MEXICALI, Mexico — Parents deported to Central America by U.S. immigration officials returned to the southern border Saturday to demand asylum and reunification with the children they were forced to leave behind.
The 29 parents, who were sent back to their home countries last year after crossing illegally into the U.S. with their children, traveled over the past month with immigration lawyers, religious leaders and other supporters in the hope of rejoining their kids.
A father at the border in Mexicali, Mexico, told MSNBC's Mariana Atencio that he waited for seven hours Saturday for information from U.S. immigration officials.
"Time doesn't matter," said the Guatemalan man, who provided only his first name, Neri. "Our love for our child has no price."
The families have 27 children in U.S. custody, and the youngest is 5 years old. Some of the parents have been separated from their kids for nearly a year, said members of private organizations representing the parents. The longest separation is 14 months, they said.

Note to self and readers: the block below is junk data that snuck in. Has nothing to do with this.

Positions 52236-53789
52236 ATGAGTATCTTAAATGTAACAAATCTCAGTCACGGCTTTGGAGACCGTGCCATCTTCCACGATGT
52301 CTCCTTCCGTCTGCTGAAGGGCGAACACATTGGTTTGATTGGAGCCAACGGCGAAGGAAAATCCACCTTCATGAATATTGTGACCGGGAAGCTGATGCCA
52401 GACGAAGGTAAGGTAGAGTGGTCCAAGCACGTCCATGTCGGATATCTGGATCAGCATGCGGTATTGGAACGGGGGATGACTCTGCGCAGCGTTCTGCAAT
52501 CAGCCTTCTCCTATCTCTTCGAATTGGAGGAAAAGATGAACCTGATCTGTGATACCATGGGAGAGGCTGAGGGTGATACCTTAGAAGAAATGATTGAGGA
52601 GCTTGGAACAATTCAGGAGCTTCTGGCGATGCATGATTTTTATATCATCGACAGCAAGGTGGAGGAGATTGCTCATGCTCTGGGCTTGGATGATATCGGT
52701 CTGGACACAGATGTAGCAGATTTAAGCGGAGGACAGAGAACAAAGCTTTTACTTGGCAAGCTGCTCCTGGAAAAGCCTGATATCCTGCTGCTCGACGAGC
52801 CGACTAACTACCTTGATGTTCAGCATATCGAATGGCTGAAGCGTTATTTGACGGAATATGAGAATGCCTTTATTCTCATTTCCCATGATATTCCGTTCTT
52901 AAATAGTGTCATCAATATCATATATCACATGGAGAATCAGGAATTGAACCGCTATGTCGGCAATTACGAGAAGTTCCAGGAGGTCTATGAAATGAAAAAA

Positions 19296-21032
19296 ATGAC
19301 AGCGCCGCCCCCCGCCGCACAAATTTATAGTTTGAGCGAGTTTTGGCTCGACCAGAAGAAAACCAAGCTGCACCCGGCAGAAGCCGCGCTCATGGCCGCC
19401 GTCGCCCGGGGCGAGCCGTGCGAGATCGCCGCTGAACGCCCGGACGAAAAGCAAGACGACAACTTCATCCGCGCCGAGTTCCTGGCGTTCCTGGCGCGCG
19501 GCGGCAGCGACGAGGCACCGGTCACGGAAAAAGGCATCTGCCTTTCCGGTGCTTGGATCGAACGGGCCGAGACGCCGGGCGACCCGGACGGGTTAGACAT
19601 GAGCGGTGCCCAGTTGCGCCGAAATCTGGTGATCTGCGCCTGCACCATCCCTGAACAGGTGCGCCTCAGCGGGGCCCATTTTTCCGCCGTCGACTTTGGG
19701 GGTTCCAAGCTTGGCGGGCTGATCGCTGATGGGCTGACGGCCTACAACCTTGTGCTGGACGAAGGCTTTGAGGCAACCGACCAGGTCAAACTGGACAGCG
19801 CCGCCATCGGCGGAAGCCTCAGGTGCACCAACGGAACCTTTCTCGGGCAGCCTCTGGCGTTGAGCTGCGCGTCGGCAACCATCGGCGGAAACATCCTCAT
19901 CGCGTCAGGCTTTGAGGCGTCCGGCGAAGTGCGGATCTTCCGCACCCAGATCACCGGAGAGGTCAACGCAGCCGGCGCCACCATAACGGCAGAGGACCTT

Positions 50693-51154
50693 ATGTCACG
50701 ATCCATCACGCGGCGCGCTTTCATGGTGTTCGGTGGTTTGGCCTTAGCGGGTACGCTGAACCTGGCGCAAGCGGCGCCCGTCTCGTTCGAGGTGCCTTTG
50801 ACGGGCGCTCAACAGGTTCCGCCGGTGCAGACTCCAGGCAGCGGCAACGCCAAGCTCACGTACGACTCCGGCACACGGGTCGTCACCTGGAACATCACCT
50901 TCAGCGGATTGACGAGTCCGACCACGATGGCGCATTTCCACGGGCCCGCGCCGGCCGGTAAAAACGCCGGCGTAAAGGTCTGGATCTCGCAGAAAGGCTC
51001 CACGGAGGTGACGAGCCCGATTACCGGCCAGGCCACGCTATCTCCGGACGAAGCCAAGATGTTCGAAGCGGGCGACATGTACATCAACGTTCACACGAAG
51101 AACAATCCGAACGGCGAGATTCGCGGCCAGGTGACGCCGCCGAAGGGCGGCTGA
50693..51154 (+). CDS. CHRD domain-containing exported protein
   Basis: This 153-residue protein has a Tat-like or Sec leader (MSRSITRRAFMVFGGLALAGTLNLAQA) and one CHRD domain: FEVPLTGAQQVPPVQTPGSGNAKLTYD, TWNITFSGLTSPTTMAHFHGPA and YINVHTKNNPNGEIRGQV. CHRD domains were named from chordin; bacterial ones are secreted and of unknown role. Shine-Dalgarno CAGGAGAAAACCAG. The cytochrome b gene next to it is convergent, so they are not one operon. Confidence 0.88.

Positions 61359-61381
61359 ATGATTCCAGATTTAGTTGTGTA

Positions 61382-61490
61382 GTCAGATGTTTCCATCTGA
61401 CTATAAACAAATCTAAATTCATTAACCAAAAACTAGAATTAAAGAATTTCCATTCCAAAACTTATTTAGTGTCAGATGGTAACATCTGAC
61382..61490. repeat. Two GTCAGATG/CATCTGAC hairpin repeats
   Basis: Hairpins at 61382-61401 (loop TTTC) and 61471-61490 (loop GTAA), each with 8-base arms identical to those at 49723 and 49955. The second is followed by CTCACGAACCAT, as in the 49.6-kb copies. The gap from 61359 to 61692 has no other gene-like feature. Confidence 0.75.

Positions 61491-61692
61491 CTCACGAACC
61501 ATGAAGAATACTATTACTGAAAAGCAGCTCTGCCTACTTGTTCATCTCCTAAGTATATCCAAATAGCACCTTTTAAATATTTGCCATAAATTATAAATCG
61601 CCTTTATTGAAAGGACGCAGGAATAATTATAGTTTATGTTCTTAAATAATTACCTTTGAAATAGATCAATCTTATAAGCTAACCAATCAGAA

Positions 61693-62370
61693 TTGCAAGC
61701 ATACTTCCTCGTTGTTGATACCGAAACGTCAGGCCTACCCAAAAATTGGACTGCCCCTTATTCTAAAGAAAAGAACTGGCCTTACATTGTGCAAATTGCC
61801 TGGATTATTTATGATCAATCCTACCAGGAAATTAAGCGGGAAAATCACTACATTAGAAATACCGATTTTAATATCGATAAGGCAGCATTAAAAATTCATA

Some of the children remain detained while others have been sent to live with foster families or relatives, according to the immigration organizations Al Otro Lado, Families Belong Together and Together Rising.
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Sandra Cordero, director of Families Belong Together, said the parents presented themselves for asylum at the port of entry in Mexicali, Mexico, on Saturday, but U.S. Customs and Border Protection told them it had reached capacity and could not allow them to enter the U.S.
"The CBP says they're at capacity," she said. "But they're not giving us information on what that capacity is. We're staying."
Late in the day, Customs and Border Protection began processing the parents' asylum claims, five at a time. The process could mean detention and more delays in possible reunions with their children.
Cordero said in a video that the parents in this group continue to be separated from their children about nine months after they had been told family separations had stopped.
"We know this is not true, so we’re here to reunify them and present them for their legal right to seek asylum,” she said.
CBP did not immediately respond to a request for comment.
The Texas Civil Rights Project, a criminal justice advocacy group, concluded in a report last month that dozens of parents and legal guardians were still separated from their children even after Trump signed the order to end the separation policy.